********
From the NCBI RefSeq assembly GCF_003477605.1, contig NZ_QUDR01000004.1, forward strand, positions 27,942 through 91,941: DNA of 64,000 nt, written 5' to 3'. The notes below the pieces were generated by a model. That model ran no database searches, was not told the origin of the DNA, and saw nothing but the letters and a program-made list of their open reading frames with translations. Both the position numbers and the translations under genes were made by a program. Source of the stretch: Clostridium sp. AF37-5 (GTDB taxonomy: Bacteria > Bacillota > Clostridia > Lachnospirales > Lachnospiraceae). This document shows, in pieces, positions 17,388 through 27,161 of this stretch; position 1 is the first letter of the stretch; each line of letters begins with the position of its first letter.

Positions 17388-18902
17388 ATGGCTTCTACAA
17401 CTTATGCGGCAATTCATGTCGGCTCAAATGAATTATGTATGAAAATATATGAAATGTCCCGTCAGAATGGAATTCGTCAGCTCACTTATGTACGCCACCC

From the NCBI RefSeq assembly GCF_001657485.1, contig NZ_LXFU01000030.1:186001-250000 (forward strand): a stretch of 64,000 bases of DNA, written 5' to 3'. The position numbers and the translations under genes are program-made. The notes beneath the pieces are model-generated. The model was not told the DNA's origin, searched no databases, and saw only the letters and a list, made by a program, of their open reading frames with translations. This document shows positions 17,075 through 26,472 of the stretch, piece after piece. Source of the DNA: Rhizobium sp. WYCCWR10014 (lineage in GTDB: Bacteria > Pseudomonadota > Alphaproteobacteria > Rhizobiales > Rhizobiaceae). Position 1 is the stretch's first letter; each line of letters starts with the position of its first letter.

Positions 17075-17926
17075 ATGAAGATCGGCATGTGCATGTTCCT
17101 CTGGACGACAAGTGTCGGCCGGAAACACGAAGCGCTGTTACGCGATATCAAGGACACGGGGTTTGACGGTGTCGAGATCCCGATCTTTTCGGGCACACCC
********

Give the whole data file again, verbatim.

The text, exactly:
From the NCBI RefSeq assembly GCF_003477605.1, contig NZ_QUDR01000004.1, forward strand, positions 27,942 through 91,941: DNA of 64,000 nt, written 5' to 3'. The notes below the pieces were generated by a model. That model ran no database searches, was not told the origin of the DNA, and saw nothing but the letters and a program-made list of their open reading frames with translations. Both the position numbers and the translations under genes were made by a program. Source of the stretch: Clostridium sp. AF37-5 (GTDB taxonomy: Bacteria > Bacillota > Clostridia > Lachnospirales > Lachnospiraceae). This document shows, in pieces, positions 17,388 through 27,161 of this stretch; position 1 is the first letter of the stretch; each line of letters begins with the position of its first letter.

Positions 17388-18902
17388 ATGGCTTCTACAA
17401 CTTATGCGGCAATTCATGTCGGCTCAAATGAATTATGTATGAAAATATATGAAATGTCCCGTCAGAATGGAATTCGTCAGCTCACTTATGTACGCCACCC

From the NCBI RefSeq assembly GCF_001657485.1, contig NZ_LXFU01000030.1:186001-250000 (forward strand): a stretch of 64,000 bases of DNA, written 5' to 3'. The position numbers and the translations under genes are program-made. The notes beneath the pieces are model-generated. The model was not told the DNA's origin, searched no databases, and saw only the letters and a list, made by a program, of their open reading frames with translations. This document shows positions 17,075 through 26,472 of the stretch, piece after piece. Source of the DNA: Rhizobium sp. WYCCWR10014 (lineage in GTDB: Bacteria > Pseudomonadota > Alphaproteobacteria > Rhizobiales > Rhizobiaceae). Position 1 is the stretch's first letter; each line of letters starts with the position of its first letter.

Positions 17075-17926
17075 ATGAAGATCGGCATGTGCATGTTCCT
17101 CTGGACGACAAGTGTCGGCCGGAAACACGAAGCGCTGTTACGCGATATCAAGGACACGGGGTTTGACGGTGTCGAGATCCCGATCTTTTCGGGCACACCC